Smoking during pregnancy increases likelihood of childhood fractures
18 Jul 2017
Children of mothers who smoke during pregnancy are at higher risk of bone fractures, a new study has found.
The Finnish study included 6,718 subjects and collected information from birth up to the age of seven. The results suggest that maternal smoking causes modified bone development of the foetus, increasing the fracture risk in childhood.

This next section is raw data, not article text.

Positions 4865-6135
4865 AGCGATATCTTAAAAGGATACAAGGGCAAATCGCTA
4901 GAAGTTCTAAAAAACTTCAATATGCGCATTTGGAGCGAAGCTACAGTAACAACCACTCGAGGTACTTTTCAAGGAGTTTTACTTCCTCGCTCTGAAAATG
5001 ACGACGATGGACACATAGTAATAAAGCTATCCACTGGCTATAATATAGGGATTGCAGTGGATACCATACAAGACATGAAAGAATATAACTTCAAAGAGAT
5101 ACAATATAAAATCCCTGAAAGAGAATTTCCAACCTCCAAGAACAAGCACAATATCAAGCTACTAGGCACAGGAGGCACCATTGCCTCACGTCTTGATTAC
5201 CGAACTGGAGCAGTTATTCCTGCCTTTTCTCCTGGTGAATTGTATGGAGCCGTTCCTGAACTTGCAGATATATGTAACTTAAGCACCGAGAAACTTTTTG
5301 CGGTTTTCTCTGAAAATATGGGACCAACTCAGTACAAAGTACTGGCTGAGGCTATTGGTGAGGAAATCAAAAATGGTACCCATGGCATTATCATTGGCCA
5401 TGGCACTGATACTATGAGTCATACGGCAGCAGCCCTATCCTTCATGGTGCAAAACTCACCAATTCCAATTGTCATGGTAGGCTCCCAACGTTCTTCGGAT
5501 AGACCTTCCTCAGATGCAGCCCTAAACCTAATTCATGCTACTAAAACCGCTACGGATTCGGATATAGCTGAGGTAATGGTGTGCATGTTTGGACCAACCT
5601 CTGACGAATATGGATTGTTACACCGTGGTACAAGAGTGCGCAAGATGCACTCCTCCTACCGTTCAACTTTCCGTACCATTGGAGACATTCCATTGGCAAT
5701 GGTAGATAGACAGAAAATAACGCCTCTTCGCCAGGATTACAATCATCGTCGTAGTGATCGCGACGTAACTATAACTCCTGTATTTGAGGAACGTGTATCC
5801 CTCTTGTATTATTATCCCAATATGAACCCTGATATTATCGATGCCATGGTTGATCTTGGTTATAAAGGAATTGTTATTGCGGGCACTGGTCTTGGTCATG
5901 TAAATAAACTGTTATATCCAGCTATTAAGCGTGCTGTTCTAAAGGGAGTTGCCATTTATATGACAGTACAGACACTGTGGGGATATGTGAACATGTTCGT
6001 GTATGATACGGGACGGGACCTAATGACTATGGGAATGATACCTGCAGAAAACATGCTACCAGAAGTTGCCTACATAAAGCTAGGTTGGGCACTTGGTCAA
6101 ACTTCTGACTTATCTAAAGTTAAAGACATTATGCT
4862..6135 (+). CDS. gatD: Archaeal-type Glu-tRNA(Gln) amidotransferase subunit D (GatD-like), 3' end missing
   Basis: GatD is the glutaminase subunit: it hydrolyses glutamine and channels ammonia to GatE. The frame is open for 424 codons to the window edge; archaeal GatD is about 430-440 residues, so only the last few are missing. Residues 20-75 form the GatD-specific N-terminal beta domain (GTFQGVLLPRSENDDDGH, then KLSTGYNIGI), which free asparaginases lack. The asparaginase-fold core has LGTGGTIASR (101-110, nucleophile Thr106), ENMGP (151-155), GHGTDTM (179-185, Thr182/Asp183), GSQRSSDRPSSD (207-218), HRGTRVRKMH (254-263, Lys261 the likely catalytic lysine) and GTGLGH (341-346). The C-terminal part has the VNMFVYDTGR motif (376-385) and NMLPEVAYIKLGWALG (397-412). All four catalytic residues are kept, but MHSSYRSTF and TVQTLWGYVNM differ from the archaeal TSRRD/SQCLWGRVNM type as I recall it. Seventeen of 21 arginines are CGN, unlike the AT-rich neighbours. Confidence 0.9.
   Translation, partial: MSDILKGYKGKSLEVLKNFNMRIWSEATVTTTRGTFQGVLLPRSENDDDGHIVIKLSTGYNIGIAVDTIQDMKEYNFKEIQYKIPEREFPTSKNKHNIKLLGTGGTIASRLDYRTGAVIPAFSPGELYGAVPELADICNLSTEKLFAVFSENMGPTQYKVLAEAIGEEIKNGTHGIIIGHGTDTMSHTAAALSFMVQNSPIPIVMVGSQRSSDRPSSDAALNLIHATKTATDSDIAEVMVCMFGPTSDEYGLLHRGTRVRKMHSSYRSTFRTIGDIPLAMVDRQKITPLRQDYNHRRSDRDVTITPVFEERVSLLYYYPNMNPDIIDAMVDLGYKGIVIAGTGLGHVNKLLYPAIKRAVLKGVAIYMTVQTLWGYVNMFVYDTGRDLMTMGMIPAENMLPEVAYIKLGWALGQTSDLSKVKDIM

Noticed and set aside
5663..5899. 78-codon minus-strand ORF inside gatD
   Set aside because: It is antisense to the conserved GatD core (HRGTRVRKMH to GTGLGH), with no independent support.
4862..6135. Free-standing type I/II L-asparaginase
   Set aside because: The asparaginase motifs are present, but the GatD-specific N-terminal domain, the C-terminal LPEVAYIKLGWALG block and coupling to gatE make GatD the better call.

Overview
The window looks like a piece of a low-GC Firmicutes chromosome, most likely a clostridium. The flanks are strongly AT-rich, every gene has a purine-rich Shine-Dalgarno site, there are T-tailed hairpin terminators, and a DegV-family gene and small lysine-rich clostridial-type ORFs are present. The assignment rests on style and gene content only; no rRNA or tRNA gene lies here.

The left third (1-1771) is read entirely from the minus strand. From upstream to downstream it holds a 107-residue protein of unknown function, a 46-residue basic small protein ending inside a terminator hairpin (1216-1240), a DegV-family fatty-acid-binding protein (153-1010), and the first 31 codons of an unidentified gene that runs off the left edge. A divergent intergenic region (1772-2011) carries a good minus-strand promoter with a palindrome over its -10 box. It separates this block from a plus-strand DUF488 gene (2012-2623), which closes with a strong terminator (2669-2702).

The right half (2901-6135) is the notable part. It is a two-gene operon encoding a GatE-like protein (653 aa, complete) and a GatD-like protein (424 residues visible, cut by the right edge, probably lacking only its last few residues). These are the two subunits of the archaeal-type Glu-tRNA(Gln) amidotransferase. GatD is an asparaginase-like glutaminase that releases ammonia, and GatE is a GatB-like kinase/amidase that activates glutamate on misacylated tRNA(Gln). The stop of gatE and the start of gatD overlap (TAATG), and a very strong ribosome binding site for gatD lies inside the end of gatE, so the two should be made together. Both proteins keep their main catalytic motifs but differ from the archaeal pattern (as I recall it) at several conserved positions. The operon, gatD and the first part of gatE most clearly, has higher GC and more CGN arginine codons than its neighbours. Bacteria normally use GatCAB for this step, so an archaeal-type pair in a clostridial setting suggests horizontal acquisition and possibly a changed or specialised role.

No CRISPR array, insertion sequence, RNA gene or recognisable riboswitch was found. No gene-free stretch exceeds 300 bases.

Nicholas Harvey, Professor of Rheumatology and Clinical Epidemiology at the University of Southampton commented:
“The findings from this Finnish mother offspring cohort, that maternal smoking during pregnancy is associated with increased fracture risk in the offspring, complement results from other studies, for example the Southampton Women's Survey in relation to offspring bone mass. The results provide further support for the need to address health behaviour during pregnancy to optimise skeletal health in the next generation."
To read more about the study, visit The Bone Journal.
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